24 July 2018

Digital Watches and Formula One Road Relevance

If I may use an analogy; back in the 1970's and 80's we were able to purchase a digital watch.  This was a marvelous piece of technology because not only did it tell you the time, you could also time sports events and even time the egg you were boiling.  The fact that you needed two arms, one to wear the watch; and, one with the hand that pressed the buttons so you could read it, mattered not.

At the same time we had arguably the best period of regulations for Formula One, in fact these regulations, which started mid-sixties, lasted well into the 80's.  With 1.5 litre turbos or 3 litre normally aspirated engines.  Of course it was Renault in 1977 who developed the first turbos for formula one use.

Anyway what has this to do with anything?  

Well going back to the watch, we now have "smart watches" which not only tell the time; help with that boiled egg; and time laps, they also monitor heartbeats, steps, exercise etc.  Clever stuff and considering our stressful lives, quite probably good things to wear.  And of course all this represents a vast improvement on the original, although it still does the same job.

Not so the current formula one power units.  These power units incorporate some heavy components, KERs etc.  which, although they provide power in terms of electricity, they take a lot of lugging around.  What is the point?  If you can produce a normally aspirated 3 litre, or turbocharged 1.5 litre engine that only needs 100 litres of fuel to push a lighter, more nimble Formula one car around at speeds in the region of 200 mph for 200 miles then why carry all that hybrid junk? As to road relevance.  We are after all talking about 9 mpg whether it's a hybrid or a "normally aspirated" engine.  Already the majors are moving towards plug-in electric rather than hybrid power, so the road relevance argument is somewhat flawed.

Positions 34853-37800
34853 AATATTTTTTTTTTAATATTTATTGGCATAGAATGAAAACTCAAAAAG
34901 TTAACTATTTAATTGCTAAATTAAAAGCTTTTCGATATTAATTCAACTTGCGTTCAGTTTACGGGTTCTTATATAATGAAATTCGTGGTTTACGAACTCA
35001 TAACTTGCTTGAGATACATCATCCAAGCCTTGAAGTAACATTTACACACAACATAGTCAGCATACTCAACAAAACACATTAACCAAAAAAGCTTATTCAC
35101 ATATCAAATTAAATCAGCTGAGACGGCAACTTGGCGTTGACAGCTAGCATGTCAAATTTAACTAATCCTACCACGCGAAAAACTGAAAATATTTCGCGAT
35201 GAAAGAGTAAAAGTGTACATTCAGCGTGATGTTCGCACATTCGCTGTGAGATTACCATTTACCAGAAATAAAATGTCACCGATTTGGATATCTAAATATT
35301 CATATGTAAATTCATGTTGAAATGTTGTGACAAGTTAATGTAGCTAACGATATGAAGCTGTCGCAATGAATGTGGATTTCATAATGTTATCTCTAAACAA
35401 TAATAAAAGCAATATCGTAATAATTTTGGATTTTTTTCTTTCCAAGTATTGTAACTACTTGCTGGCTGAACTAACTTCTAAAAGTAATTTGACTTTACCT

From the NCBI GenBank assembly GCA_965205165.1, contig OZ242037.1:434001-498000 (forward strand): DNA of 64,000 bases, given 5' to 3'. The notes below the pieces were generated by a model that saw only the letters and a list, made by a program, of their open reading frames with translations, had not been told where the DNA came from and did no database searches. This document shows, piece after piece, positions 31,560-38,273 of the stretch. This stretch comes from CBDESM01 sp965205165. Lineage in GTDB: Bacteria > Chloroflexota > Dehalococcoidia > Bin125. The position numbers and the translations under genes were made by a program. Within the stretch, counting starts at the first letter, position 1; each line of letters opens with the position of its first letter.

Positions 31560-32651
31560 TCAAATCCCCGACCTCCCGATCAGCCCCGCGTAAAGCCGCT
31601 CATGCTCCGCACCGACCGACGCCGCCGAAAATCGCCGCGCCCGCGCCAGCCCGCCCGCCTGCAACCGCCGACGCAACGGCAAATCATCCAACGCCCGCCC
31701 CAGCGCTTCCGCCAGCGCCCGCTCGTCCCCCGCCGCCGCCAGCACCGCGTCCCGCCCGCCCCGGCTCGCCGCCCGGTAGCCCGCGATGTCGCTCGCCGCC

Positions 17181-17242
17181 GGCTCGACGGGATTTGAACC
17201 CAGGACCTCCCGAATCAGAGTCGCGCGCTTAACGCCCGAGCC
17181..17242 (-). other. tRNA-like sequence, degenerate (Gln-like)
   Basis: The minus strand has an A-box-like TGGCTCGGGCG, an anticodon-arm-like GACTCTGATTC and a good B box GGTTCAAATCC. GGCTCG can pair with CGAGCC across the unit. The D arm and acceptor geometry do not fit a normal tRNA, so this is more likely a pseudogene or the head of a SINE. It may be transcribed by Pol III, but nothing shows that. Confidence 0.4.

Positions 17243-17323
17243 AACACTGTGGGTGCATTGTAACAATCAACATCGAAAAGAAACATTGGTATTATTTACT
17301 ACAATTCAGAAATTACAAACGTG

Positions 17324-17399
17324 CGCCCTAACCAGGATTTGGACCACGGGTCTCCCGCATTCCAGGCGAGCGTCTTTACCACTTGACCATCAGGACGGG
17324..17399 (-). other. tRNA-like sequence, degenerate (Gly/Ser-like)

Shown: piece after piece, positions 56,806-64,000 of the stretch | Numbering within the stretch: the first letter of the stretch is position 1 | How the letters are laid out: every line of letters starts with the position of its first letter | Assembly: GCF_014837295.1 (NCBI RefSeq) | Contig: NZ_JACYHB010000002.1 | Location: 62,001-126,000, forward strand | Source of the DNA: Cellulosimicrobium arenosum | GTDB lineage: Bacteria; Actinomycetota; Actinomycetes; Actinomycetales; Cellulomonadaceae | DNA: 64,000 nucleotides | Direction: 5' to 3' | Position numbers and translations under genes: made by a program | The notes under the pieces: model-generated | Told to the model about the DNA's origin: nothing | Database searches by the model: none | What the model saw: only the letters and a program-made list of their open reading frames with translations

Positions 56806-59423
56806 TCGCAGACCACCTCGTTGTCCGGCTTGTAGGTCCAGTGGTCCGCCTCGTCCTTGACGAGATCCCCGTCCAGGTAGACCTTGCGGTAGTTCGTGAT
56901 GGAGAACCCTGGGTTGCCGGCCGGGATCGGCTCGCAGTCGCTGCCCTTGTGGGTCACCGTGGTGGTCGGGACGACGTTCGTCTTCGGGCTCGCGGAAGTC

Not to mention the vast savings in cost, coupled with the ability for smaller independent engineering companies to build engines thereby increasing the competition.  What's not to like?

I believe reality is starting to bite.  Formula One TV audiences are diminishing; assisted by the inexplicable need for penalties for engine/gearbox changes; something that a reduced cost, more simple engine regulation would obviate, since nobody will be paying umpteen millions of Euros for an engine deal.  

The cars look like leviathans, nothing agile or indeed nimble about them.  Whilst nobody is going to unlearn aerodynamics if the overall size and weight  of the car were reduced, together with a limit on size of wings there would be more interest in my opinion.  Who hasn't heard the spectators expressing their pleasure at seeing the historic formula one cars that perform at a few of the Grands Prix?

We need to go back, to progress the sport.

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